By Andy Dabilis
Already battling international lenders and facing rising social unrest over plans to impose 13.5 billion euros in spending cuts and tax hikes, Greek Prime Minister Antonis Samaras has become caught in a political firestorm over a stolen computer disk that included the names of 1,991 Greeks with 1.5 billion euros in deposits in a Swiss bank.
Files on the disk identified 24,000 people who were depositors at HSBC’s Geneva branch. While the Greek government has not done so, other nations are using the information to hunt tax evaders.
Former Greek finance minister George Papaconstantinou reportedly obtained the disk in 2010 from his French colleague, Christine Lagarde, who is now head of the International Monetary Fund. Along with the EU and ECB, the IMF is part of the Troika bailing out Greece with 230 billion euros in rescue loans.
When it was recently reported that the disk was missing, Papaconstantinou’s successor, Evangelos Venizelos, claimed he had copies of the files on a memory stick, which he said he handed over to the prime minister’s office. Venizelos came under fire for not trying to find out if there were tax cheats involved at a time when he was doubling income and property taxes and taxing the poor.
Before Venizelos stepped forward, current Finance Minister Yannis Stournaras vowed to find the data, and the saga had critics complaining about yet another misstep by Greek authorities. Venizelos said he couldn’t use stolen data to prompt an investigation, but Lagarde said other European countries have done so.
Marios Evriveavis, a professor of international relations at Panteion University in Athens, said the revelation won’t surprise Greeks.
“People know very well that a lot of politicians have been enriching themselves through corruption and know who most of them are,” Evriveavis told SETimes. “They [the government] don’t need a list of people with deposits in countries like Switzerland,” he said, adding that it wouldn’t be difficult to get information from Greek banks where deposits originated.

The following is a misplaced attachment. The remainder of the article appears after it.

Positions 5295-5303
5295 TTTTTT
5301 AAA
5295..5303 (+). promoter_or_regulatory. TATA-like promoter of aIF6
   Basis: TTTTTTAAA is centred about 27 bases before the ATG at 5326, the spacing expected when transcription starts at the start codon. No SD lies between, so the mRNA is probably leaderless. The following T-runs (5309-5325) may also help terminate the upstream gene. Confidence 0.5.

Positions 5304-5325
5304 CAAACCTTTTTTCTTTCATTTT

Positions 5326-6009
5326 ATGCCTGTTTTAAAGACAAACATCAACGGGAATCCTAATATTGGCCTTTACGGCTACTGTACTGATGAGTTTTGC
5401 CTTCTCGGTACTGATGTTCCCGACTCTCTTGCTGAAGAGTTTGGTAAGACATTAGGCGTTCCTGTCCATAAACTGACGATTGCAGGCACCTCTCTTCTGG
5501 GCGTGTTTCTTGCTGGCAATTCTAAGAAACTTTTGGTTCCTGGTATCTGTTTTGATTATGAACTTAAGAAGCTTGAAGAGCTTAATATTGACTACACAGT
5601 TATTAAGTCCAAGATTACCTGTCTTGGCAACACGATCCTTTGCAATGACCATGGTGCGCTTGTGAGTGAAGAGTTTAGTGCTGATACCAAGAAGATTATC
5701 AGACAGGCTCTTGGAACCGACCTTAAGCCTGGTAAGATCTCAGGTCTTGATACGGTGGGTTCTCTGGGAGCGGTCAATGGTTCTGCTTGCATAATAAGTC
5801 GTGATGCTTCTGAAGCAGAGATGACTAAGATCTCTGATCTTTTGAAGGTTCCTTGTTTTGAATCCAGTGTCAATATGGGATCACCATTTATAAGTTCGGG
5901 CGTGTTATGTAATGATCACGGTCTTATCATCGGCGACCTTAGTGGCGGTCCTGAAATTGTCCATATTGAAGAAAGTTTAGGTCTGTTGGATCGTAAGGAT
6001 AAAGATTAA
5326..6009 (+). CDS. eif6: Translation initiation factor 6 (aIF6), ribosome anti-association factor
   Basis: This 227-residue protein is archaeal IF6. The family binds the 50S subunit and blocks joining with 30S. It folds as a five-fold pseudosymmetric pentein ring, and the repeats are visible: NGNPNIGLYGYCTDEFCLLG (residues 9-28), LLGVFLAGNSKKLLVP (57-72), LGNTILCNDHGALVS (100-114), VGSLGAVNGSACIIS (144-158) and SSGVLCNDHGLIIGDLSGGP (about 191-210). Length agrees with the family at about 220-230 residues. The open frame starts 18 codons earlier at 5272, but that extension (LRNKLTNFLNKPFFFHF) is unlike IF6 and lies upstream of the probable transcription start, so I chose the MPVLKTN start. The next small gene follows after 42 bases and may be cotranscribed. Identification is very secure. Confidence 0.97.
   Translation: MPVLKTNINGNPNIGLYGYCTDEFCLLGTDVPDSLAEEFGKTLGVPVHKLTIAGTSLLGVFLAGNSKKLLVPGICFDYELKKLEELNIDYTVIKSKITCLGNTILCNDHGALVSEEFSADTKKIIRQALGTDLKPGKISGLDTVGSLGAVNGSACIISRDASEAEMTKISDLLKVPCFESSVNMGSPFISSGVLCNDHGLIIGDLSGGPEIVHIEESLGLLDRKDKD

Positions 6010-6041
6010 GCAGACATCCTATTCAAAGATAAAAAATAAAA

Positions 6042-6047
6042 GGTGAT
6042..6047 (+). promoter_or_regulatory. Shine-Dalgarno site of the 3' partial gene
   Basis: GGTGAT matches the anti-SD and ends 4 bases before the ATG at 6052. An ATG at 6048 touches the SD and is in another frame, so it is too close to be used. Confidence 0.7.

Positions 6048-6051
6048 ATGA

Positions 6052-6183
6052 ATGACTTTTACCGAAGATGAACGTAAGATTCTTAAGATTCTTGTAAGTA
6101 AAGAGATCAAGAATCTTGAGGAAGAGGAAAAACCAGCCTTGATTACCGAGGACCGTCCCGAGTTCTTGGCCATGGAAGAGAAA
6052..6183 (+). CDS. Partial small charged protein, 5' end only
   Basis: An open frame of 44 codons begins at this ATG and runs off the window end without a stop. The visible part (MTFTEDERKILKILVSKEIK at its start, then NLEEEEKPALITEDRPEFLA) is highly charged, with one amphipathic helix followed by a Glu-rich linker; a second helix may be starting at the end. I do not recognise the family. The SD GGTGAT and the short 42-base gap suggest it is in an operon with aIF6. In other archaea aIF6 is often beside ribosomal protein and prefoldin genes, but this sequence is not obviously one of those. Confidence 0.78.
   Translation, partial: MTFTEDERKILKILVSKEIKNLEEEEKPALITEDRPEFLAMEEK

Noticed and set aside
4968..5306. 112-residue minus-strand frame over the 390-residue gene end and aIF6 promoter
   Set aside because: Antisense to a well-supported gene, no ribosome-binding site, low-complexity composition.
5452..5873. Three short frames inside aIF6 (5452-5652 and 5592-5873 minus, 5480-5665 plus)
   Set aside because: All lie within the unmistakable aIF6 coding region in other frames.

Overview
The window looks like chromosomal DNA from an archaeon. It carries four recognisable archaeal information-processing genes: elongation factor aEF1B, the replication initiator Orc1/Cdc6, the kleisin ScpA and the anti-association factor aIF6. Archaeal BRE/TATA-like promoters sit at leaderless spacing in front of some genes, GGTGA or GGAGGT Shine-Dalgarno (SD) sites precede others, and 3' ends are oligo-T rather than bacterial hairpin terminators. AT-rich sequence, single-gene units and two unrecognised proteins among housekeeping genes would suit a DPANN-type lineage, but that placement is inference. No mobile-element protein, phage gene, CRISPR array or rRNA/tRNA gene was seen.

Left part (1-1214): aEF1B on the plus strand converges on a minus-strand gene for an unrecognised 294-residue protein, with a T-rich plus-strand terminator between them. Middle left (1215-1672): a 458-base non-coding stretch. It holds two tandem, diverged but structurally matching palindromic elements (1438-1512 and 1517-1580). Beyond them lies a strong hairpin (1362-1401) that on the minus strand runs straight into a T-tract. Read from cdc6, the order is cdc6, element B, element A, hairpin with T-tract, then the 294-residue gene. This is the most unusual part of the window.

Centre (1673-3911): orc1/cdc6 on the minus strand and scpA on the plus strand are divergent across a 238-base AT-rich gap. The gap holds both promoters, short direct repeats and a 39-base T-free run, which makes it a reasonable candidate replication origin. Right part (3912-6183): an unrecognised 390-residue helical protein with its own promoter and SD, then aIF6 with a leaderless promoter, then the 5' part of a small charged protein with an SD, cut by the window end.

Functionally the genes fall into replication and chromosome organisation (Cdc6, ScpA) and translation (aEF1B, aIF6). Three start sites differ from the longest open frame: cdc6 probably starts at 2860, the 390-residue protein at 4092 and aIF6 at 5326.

The timing of the discovery is sensitive because Samaras’ uneasy coalition is aiming more austerity measures primarily at workers, pensioners and the poor while tax evaders who owe more than 50 million euros have largely gone unpunished, fueling a sense of injustice.
Dimitris Sotiropoulos, an assistant professor at the University of Athens and research associate at the Hellenic Foundation for European and Foreign Policy, said the mishandling of the so-called Lagarde List may be more costly to the government than the names, which reportedly include more business executives than politicians.
“There was negligence … that allowed politicians to hide it … and there are accusations they may have tampered with the list,” Sotiropoulos told SETimes. “The names are being kept secret, adding to the furor.”
While all eyes are on Samaras’ attempt to get the troika to release a pending 31.1 billion euros worth of rescue loans, the distraction over the lists has led to speculation the government itself could be undermined.
An Oct. 12 poll showed that 72 percent of Greeks, weary of austerity, no longer support the bailouts and attached conditions despite Samaras’ warning that the economy will collapse without them. Some 79 percent doubt that his uneasy coalition government, formed after the June 17 elections, will last its four-year term.
Thanassi Antoniou, 83, a retired tailor whose pension has been cut three times, said he has given up on politicians and the country’s rich.
“They are not patriots. They are traitors for putting their money in Switzerland,” Antoniou told SETimes. “I don’t consider them to be Greeks. They look out only for their own interests.”